Keep in mind your company culture and training around situations like these, added Sanchez. Some companies may call for a more restrained response like, “I find those comments offensive, and I would appreciate (if) you did not refer to my” disability, color or national origin, she said. A more aggressive zero-tolerance policy, on the other hand, might direct employees to go a step further and ask the person to please stop.

Document the incident. Write down the date and time, along with exactly what happened, including what both the customer and employee said, Sanchez said, and immediately take it to your manager. “They do have a responsibility to protect you — that’s the law,” Hartman said. “An employer has to protect their employees from harassment, period.” She recommended informing human resources, as well, since they may have additional information your boss doesn’t. “HR isn’t perfect either, but if you go to two people, then you’ve got more backing than if you just go to one.”

Also read: Here’s what to do if you’ve been sexually harassed at work

If you’re dealing with a major, high-stakes client, Fraser-Thill said, you hopefully work for a company aligned with your values that will support you if you speak up — even if there are financial ramifications. If you don’t, she said, you may choose to “stay silent at cost to yourself” and keep your job security; on the flip side, you might decide to respectfully take a stand knowing that your job may be in jeopardy. But even if you decide to stay quiet in the moment, Fraser-Thill said, the incident “should always be mentioned to somebody right after that.”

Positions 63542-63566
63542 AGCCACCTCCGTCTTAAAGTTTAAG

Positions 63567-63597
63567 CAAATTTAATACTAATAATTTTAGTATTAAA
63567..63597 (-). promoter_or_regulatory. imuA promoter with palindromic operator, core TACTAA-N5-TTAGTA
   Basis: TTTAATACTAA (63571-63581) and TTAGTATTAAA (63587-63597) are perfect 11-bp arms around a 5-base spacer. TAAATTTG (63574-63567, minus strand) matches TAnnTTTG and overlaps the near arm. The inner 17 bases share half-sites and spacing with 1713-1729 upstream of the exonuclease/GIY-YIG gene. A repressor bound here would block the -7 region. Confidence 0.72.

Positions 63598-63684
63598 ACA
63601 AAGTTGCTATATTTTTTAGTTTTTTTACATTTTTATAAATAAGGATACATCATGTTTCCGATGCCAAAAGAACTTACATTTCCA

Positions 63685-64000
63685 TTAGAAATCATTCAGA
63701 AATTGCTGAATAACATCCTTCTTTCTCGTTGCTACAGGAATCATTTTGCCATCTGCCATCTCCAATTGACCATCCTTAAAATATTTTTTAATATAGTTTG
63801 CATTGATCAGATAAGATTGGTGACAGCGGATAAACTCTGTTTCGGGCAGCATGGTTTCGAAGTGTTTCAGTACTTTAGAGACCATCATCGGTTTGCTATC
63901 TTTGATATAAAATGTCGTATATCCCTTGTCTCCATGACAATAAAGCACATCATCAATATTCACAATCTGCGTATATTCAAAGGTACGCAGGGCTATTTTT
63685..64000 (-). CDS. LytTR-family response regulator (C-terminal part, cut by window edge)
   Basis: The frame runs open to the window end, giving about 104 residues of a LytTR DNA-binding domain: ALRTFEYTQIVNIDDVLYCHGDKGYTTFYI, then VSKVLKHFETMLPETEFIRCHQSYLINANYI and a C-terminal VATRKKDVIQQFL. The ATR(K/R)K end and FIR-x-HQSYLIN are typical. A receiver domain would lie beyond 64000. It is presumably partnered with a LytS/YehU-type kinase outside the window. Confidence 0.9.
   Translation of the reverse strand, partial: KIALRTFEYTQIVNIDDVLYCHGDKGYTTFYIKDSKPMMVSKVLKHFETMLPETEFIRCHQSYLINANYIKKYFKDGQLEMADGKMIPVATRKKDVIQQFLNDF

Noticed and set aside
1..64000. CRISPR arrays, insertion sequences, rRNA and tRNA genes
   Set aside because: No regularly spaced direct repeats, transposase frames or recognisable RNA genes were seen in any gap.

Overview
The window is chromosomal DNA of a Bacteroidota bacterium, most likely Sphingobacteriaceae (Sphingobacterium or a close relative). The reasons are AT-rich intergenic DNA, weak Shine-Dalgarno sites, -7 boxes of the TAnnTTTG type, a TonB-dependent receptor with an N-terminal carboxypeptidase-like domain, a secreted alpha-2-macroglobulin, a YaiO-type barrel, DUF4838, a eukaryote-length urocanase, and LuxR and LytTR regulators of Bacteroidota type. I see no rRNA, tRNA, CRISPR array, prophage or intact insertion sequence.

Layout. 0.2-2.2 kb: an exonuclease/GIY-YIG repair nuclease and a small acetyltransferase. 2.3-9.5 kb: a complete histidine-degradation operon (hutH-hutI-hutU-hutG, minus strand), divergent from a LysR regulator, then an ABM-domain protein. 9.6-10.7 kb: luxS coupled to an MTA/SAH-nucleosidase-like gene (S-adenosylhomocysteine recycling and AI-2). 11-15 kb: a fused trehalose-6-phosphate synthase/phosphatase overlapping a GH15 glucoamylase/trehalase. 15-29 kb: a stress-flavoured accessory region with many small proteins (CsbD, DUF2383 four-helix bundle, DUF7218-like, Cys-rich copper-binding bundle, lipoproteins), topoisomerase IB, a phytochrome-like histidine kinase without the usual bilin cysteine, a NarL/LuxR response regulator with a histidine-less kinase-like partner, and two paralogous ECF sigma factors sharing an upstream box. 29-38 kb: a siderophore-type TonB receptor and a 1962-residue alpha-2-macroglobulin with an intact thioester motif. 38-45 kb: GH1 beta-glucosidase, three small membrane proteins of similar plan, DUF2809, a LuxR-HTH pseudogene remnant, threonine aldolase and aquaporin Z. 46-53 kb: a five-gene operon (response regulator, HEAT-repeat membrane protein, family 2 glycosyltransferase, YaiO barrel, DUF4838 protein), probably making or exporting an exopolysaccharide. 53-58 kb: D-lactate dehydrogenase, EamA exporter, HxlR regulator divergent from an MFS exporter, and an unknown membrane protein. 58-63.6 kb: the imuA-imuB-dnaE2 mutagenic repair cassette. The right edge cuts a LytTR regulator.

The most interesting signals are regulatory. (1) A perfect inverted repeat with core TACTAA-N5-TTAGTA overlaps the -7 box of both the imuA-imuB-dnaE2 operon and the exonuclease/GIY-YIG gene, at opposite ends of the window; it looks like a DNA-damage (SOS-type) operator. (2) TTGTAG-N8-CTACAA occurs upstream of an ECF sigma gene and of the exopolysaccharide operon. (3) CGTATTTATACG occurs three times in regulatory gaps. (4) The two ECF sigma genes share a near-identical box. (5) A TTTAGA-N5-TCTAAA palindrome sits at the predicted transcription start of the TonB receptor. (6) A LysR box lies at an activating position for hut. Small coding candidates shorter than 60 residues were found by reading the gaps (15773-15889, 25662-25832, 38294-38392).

“Even if you make the choice in the moment, ‘I can’t rock this boat,’ that doesn’t mean stay silent forever by any means,” she said.

Steer clear of deflecting with humor. Cracking a joke to defuse the tension “runs the danger of minimizing it and making them think that this is a funny situation, and it’s not,” said Fraser-Thill. “Because then they think that it’s OK in a joking way,” Sanchez added. “Even if you make a joke about it, and you come back in a light manner, they’re still going to think it’s OK. And they’ll do it again.”

Have a go-to response prepared. “As much as we’d like to think we’re not going to encounter people who are going to say comments like these, unfortunately it’s a reality of our world that there are individuals who think in these ways,” Fraser-Thill said. And since heightened emotions in the moment might preclude you from accessing your rational brain, she said, it can help to have an “I” statement — like “I’m uncomfortable when someone speaks like that, so please don’t do that around me” — ready in your pocket.

“It doesn’t have to be said in some horribly serious tone. It can be said in a way that’s not conversation-halting, and then move back into, ‘So we were discussing XYZ. Let’s move forward,’” she said. “Obviously if the person then continues to make comments like that, you’re going to have to figure out your next line of defense — but (for) most people, that would shut them down.”

If the person’s comment seemed borderline or ambiguous, trust your instincts. “It really does depend on you knowing what you feel comfortable with,” Fraser-Thill said. “When you have that gut feeling that something’s wrong, I’m a believer in trusting that.” It’s never a bad idea to tell your boss or mentor how and why you felt uncomfortable during an exchange with a client, and ask for their advice. “You shouldn’t ever be feeling in your workplace that you’re being put in situations where there’s any discomfort — beyond, obviously, that you’re working hard,” she said.